My Other Mother

I first met Barbara Harris when I was in my early 20s. I worked at JCPenney in the shoe department. She and her husband Earle had seven children. She was in the store often buying shoes for them.

One day as I fitted shoes on one of her kids, Barb asked me if I would have lunch with her at the American Café across the street. I was surprised, but I said sure. As we ate our sandwiches, she asked me if I would like to have a blind date. I was surprised, to say the least.

“It’s okay,” she said, “I’m a minister’s wife.”

She told me about a young man she knew who had said, “Barbara, find me a wife.” And that’s how I met Barb.

I had a couple of dates with the young man, but we really didn’t click. On the other hand, there definitely was a click with the Harris family. The oldest sibling, Grant, was married and gone from home, but the remaining six siblings were still at home, and they opened their arms to me and drew me in.

It was a difficult time in my life. I didn’t know who I was or where I was going. I was still living at home with my mother. Her health was poor, and it was a pretty scary time for me as I had lost my father at the age of eight. I was a lost soul, and Barbara and her family seemed to sense my need.

Two of the sisters, Barbara Ann and Martha, were near my age, and we hung out together a lot. I often was invited to stay to dinner. There were so many nights, I rode my bicycle home with aching stomach muscles from all the laughing I did while sitting around their long kitchen table. In addition to being a Presbyterian minister, Earle taught English at LSSU. He was a master at the art of the pun. The kids all fed off him. The laughter was contagious and healing for me.

If it hadn’t been for Barbara and Earle and their family, I’m not sure I would have had the courage to start college. They gave me the encouragement I so desperately needed. I believe that many times people come into our lives when we need them. Barbara was my other mother. She and her family nurtured me toward a different life. Even after the older girls left Sault Ste. Marie, Barb and I maintained a friendship. We often had lunch together. She would walk down the hill and we’d meet at the American Café.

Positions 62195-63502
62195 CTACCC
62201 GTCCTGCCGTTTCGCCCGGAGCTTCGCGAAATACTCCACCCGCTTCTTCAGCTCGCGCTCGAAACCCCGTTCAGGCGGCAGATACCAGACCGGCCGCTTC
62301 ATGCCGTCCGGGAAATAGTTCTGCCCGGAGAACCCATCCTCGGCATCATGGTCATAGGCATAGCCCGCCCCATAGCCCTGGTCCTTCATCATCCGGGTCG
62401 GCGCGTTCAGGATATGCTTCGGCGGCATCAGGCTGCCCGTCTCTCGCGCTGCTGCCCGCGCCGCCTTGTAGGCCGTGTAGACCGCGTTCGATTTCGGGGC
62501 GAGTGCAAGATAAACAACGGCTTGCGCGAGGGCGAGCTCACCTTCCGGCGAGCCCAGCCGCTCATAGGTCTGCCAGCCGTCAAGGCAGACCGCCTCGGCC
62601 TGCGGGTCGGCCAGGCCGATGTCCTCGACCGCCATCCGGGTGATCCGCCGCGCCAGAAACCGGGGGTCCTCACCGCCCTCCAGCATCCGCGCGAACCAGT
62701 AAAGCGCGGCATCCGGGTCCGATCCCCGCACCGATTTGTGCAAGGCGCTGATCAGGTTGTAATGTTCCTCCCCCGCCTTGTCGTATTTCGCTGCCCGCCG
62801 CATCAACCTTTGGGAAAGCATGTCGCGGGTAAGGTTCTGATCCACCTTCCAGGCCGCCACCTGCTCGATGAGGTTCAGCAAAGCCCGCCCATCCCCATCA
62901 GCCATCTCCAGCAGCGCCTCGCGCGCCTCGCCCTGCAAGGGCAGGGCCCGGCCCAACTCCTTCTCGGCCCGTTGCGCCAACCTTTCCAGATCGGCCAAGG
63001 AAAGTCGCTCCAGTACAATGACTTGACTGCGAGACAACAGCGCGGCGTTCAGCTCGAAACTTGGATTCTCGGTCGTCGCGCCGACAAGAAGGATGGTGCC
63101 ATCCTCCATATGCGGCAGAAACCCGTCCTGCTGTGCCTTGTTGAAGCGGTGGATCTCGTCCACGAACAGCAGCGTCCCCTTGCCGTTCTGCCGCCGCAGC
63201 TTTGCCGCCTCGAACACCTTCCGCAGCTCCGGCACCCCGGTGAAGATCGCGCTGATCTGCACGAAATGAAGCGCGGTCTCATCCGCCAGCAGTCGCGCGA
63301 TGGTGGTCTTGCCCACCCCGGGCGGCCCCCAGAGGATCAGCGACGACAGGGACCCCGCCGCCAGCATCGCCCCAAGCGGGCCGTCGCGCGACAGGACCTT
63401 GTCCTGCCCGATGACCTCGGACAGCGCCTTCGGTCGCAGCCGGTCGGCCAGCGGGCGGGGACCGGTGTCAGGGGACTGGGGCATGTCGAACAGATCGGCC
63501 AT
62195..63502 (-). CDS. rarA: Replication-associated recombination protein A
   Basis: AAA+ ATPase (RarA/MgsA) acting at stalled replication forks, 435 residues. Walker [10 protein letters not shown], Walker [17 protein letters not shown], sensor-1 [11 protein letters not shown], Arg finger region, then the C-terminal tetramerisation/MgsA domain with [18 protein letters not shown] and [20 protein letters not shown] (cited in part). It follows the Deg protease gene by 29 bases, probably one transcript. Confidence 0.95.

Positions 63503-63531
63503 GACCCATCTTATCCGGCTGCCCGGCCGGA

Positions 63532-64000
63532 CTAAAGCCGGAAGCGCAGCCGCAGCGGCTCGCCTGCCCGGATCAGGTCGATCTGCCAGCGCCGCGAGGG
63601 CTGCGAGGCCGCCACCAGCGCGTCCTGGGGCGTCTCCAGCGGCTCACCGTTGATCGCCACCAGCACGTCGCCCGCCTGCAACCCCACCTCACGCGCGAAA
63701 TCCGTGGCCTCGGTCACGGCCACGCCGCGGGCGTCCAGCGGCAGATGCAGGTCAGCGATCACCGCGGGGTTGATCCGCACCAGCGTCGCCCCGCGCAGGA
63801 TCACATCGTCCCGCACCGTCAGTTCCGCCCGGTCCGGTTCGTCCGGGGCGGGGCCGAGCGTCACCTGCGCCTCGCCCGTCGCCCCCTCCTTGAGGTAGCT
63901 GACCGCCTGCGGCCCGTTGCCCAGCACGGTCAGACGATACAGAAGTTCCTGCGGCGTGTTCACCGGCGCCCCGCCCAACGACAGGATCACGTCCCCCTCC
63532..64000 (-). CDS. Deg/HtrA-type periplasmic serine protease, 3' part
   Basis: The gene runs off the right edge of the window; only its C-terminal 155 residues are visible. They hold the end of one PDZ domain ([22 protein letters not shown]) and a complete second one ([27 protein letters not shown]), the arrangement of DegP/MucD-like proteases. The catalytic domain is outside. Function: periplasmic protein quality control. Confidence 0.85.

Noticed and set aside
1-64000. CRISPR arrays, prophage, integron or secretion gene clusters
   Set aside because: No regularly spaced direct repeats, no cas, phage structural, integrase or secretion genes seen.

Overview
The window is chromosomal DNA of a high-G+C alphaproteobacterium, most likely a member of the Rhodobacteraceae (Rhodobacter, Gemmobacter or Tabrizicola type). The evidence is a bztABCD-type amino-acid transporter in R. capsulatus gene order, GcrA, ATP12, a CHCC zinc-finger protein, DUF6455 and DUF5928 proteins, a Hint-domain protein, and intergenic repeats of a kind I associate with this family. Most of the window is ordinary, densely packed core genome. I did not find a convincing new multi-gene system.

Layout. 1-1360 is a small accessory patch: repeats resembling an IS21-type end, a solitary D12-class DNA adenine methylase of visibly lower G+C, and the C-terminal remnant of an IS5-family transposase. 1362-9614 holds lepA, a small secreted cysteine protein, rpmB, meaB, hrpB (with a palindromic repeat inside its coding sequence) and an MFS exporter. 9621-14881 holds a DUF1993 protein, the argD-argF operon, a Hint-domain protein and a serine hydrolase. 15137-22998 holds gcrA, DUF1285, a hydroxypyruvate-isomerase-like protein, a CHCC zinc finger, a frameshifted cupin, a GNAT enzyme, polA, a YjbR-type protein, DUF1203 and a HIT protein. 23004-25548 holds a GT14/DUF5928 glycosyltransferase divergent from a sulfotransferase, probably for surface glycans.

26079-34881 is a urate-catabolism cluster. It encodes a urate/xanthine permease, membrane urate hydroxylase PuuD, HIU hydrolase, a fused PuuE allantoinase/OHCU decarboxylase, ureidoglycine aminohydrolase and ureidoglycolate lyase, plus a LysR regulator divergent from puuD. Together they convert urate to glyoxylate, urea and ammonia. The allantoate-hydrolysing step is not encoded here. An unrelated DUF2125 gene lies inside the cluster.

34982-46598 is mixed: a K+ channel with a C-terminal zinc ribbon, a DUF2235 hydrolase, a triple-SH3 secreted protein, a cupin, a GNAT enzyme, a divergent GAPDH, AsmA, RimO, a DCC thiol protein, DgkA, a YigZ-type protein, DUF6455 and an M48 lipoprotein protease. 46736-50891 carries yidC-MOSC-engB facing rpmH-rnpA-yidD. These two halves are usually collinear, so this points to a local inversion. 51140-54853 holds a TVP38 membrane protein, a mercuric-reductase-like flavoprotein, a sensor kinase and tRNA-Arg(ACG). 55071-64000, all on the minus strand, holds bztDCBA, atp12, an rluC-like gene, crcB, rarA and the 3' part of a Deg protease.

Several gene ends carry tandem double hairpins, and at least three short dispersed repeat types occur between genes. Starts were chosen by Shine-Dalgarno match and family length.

When Earle retired from teaching, they sold their home and bought a mobile home. It wasn’t long after that, they decided to move to Florida. I was profoundly sorry to see them go. We saw each other a few times, but they never moved back to the Sault.

I watched and listened in March as the Harris family, scattered across the country, coped with Barb’s last days. They set up a private Facebook page to give all of us daily reports. It meant a lot to me to be included in that group so I could offer whatever comfort and support to the family.

I have always been attracted to large families. It has seemed to me that it helps to divide the grief when a member is lost. My other mother died peacefully on April 3 and is now with her husband, Earle. The family agreed she had a good death.

We all should be so blessed.

Cris Roll


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